Green Rupee TP.png Green Rupee 1
Blue Rupee TP.png Blue Rupee 5
Yellow Rupee TP.png Yellow Rupee 10
Red Rupee TP.png Red Rupee 20
Purple Rupee TP.png Purple Rupee 50
Orange Rupee TP.png Orange Rupee 100
Silver Rupee TP.png Silver Rupee 200

Phantom Hourglass and Spirit Tracks

Types of Rupee
Image Name Value
PH Green Rupee.png Green Rupee ST.png Green Rupee 1
PH Blue Rupee.png Blue Rupee ST.png Blue Rupee 5
PH Red Rupee.png Red Rupee ST.png Red Rupee 20
Rupee 100.png Big Green Rupee 100
Big Red Rupee.png Big Red Rupee 200
Big Gold Rupee.png Big Gold Rupee 300
Rupoor.png Rupoor -10, -50, or -100

Skyward Sword

In Skyward Sword, a mineral known as Rupee Ore can be found along the walls of Tubert's cave. By shooting at it with either the Slingshot or the Bow, Link may obtain Rupees.[13] The amount of Rupees corresponds to the color of the Rupee Ore that was shot. Link can also obtain Rupees by drawing a hexagon shape on a Goddess Wall.[14][15]

Types of Rupee
Image Name Value
SS Green Rupee.png Green Rupee 1
SS Blue Rupee.png Blue Rupee 5
SS Red Rupee.png Red Rupee 20
SS Silver Rupee.png Silver Rupee 100
SS Yellow Rupee.png Gold Rupee 300
SS Purple Rupee.png Rupoor -10

A Link Between Worlds

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The Rupee system used in A Link Between Worlds in the same as the one seen in Skyward Sword, but with the absence of Rupoors and the inclusion of Purple Rupees.

Types of Rupee
Name Value
Green Rupee 1
Blue Rupee 5
Red Rupee 20
Purple Rupee 50
Silver Rupee 100
Gold Rupee 300

Other Appearances

Ambiguously Canon Content hide

Freshly-Picked Tingle's Rosy Rupeeland

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In Freshly-Picked Tingle's Rosy Rupeeland, Rupees are the most important part of the game. They act as Tingle's health in addition to being used as currency. Nearly everything in the game requires Rupees, including talking to people. Rupees are also necessary to progress through the game. Tingle must throw Rupees into the Western Pool near his house to cause a tower to grow which will allow him to access other areas of the game. Rupees can be found by defeating monsters, opening chests, or given as rewards for services to people. In the instances where Tingle is rewarded, he must choose the amount of Rupees he expects to receive from the person. If the amount he chooses is too high, the character will become outraged and give him nothing. Tingle must also choose how much he will pay people for information or services. There is no set price on any item, and Tingle must guess how much the other character will want for it. This is done with a sort of cash-register type of interface on the touch screen.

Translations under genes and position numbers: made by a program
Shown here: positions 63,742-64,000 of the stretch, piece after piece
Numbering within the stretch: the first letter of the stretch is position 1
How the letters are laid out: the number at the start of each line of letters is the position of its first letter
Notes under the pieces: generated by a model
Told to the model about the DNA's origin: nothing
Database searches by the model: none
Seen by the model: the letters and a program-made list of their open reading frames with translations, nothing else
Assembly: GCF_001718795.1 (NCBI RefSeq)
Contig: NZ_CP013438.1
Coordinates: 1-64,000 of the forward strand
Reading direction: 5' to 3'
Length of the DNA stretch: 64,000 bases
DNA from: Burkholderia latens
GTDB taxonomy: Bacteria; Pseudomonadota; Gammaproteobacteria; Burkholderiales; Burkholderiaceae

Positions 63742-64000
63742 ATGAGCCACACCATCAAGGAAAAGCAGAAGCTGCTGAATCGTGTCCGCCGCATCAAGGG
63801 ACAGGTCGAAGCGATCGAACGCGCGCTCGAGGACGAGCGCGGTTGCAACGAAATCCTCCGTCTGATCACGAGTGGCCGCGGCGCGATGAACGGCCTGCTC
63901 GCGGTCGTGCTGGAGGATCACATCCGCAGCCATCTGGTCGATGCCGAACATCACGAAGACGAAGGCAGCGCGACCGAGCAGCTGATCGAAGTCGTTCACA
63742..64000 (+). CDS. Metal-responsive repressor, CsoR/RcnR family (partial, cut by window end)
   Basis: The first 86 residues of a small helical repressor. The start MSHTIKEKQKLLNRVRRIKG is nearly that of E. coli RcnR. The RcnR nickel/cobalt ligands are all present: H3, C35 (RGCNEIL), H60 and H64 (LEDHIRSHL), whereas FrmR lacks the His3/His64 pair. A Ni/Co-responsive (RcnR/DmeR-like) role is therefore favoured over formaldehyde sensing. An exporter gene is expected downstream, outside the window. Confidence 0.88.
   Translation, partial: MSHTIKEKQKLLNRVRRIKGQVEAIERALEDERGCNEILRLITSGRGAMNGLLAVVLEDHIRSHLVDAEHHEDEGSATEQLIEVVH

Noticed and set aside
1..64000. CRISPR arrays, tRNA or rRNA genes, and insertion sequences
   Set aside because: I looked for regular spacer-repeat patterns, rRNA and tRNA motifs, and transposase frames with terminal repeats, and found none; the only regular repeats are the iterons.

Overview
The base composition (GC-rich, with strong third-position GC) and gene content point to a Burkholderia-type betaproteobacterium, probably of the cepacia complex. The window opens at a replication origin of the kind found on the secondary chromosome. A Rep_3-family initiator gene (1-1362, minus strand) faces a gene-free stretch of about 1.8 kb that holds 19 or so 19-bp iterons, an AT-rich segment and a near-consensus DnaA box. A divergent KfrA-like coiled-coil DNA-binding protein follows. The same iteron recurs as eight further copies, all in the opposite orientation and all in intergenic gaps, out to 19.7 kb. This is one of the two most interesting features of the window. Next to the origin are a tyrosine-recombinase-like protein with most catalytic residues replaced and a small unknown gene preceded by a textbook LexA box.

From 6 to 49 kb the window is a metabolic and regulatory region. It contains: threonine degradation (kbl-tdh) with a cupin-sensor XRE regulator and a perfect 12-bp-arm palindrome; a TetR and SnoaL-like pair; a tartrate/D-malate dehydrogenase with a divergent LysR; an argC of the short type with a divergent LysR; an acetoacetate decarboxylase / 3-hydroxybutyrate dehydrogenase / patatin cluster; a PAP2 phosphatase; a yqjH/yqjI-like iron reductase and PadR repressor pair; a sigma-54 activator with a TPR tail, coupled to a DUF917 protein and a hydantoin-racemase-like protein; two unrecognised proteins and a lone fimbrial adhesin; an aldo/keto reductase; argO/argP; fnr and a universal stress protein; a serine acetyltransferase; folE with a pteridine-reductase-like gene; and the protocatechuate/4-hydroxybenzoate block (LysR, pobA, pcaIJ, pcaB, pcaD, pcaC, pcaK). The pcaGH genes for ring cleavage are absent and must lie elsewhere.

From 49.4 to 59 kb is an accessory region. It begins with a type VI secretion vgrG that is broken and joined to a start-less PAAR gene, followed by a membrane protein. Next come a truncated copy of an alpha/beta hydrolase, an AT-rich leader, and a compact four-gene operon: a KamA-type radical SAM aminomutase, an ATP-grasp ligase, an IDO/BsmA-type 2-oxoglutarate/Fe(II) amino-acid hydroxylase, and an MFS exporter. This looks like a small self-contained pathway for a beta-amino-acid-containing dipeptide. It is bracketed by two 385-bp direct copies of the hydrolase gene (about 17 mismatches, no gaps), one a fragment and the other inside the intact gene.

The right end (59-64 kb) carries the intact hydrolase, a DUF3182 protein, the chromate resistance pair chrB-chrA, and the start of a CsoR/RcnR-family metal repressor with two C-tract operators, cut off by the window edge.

Not all rupees in the game have set values. They are generally the same, but some can vary slightly.

Types of Rupee
Name Value
Green Rupee 1
Blue Rupee 5
Yellow Rupee 10
Red Rupee ~20*
Purple Rupee ~50*
Orange Rupee ~100*
*Values may vary

Super Rupees and the Master Rupee

During his quest to reach Rupeeland, Tingle must obtain the five Super Rupees hidden throughout the three continents, and eventually the Master Rupee hidden in the Auros Ruins. The Super Rupees have no value, but are said to contain mystical powers. The five Super Rupees are the Metal Rupee, the Aqua Rupee, the Leaf Rupee, the Earth Rupee, and the Magma Rupee.

Link's Crossbow Training

Rupee LCT.png

By breaking certain pots, skulls, and other destructible objects in Link's Crossbow Training, an Orange Rupee will be released. These Rupees are initially worth 1000 points, but their point value will decrease the longer they stay on-screen. Link must shoot at them quickly to gain the highest amount of points.

Non-Canon Information hide

Philips CD-i Games



In the Philips CD-i Games, Link: The Faces of Evil and Zelda: The Wand of Gamelon, Rupees are referred to as 'Rubies'.

Super Smash Bros. Brawl

A Green Rupee appears as a sticker in Super Smash Bros. Brawl.

Name Image Artwork from Effect in The Subspace Emissary Usable by
Green Rupee Green Rupee Sticker.png Twilight Princess [Body, Spin] - Attack +5 All

Sonic Lost World

In Sonic Lost World, Rupees appear in place of Rings in The Legend of Zelda Zone.

Types of Rupee
Name Value
Green Rupee 1
Blue Rupee 5
Red Rupee 20

Rupee Value Summary

Game Green Blue Yellow Red Purple Orange Silver Big Green Big Blue Big Orange Big Red Big Gold
LoZ 5 1
ALttP 1 5 20
LA 1 5 30
OoT 1 5 20 50 5 200 200
MM 1 5 20 50 100 200 200
OoX 1, 5, 10, 20 5, 20, 30 1, 5, 20 5, 10 100 200
FS 1 5 20 50 100 200
TWW 1 5 10 20 50 100 200
TMC 1 5 20 50 100 200
TP 1 5 10 20 50 100 200
PH 1 5 20 100 200 300
ST 1 5 20 100 200 300
SS 1 5 20 100 300
ALBW 1 5 20 50 100 300
FPTRR 1 5 10 20* 50* 100*

*Values can vary

Rupee Thieves

Enemies that cause Link to lose Rupees appear in several games. When they come in contact with Link, they will either cause his Rupees to fly out of his Wallet and onto the ground (like Thieves and Keatons), or drain or steal the Rupees straight from his wallet (like Rupee Likes and Takkuri).